Incoming Men’s Basketball Coach Joe Schaumburg Looks To Apply Experience And Talent To Continue Program’s Trend Of Success
Earlier this off-season, three-year head coach, Everett Hartman announced that he would be retiring from coaching collegiate basketball, after changing a culture and cultivating success in such a short span of time. Athletic Director Mark Majeski took time to find a suitable replacement for Hartman and it led him to Joe Schaumburg, who was officially announced as the new men’s basketball coach for the 2019-2020 season.
“Joe is a well known coach with extensive, successful experience recruiting in Oregon. He is known as an excellent teacher, communicator, and mentor with a relationships-based approach. We look forward to Joe building upon the great foundation Everett Hartman and his staff created,” said Majeski (per LBCC athletics website).
Schaumburg’s role as head coach will be his first venture as a collegiate head coach, but the experience he has found in coaching dates back years and success has been something that is not quite new to him. Make no mistake, Schaumburg’s path to a full-time head coaching gig took grit, determination, and figuring out how to separate himself from a player to a coach.
“It started with 5th grade girls volleyball. I had been playing sports since I was five, so once I was done I felt like I had needed to become a part of something bigger again, but when I started, I never intended to be a college coach,” said Schaumburg.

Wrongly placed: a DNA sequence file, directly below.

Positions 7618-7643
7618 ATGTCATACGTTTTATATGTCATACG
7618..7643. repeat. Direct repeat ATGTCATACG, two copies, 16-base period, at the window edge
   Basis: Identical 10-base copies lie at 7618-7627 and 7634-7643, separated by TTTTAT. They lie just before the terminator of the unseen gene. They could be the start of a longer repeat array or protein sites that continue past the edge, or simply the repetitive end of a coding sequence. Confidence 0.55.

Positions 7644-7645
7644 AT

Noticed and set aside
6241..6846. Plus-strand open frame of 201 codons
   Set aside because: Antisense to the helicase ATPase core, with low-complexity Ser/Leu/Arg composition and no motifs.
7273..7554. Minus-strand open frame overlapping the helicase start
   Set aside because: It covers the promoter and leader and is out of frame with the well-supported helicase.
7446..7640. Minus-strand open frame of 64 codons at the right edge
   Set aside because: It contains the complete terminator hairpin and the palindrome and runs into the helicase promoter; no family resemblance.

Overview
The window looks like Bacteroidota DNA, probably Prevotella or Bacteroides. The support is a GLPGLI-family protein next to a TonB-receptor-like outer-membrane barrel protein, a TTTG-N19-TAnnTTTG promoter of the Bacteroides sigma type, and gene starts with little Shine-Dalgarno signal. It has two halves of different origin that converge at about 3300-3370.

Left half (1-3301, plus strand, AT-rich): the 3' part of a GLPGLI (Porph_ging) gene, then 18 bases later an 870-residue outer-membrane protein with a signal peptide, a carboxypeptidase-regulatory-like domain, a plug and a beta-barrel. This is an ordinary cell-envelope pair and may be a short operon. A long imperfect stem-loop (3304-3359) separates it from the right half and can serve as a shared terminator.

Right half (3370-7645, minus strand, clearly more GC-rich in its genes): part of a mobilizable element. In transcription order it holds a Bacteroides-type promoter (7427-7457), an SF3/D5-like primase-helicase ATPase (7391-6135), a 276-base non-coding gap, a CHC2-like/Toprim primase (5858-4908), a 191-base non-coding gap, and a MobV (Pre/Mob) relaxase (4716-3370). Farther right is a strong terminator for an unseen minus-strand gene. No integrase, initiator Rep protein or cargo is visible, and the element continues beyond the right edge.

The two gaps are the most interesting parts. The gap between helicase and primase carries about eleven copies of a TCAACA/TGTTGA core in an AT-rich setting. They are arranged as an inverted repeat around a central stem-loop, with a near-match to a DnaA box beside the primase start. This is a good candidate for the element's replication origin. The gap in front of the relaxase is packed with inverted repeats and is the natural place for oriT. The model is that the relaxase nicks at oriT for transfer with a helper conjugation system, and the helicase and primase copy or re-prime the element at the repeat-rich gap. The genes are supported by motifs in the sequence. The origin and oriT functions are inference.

Schaumburg started his coaching ventures in the mid 90s, when he coached 7th and 8th grade girls basketball. The work with kids and younger athletes was good for his development as a coach entirely, and showed him that the process will make you a better coach in the future.
“I’m really proud of my experience at the younger level. I wanted to get into coaching better athletes but I had a mentor early on who said “Learn how to coach kids who can’t play first, then It will be easy to coach kids who know how to play,” added Schaumburg.
After his work with middle school ball, Schaumburg landed a coaching job at his alma mater in San Francisco, George Washington High School. He then moved on to his first role in community college athletics, working as an assistant for his college alma mater as well, at Skyline Community College in San Bruno, California. Both jobs garnered less than favorable experiences for Joe.
“At the time I was really asking myself if I was meant to coach girls basketball, but I realized later on that I was unfairly comparing teams based on my past experiences playing for them, which wasn’t fair to those kids.”
During his early coaching stints, Schaumburg reached out to a friend he had grown up with Graham Betchart, who now works as a big time sports psychologist. Betchart had offered advice to Schaumburg early, which helped him identify that he still had a long way to go as a coach.
“I was an old school coach. I was hard, I was disciplinary. My way or the highway. You can have a lot of success with that style, but having good interactions with young players is very important, otherwise you run the risk of driving a kid away from the sport, which is a tragedy,” said Schaumburg.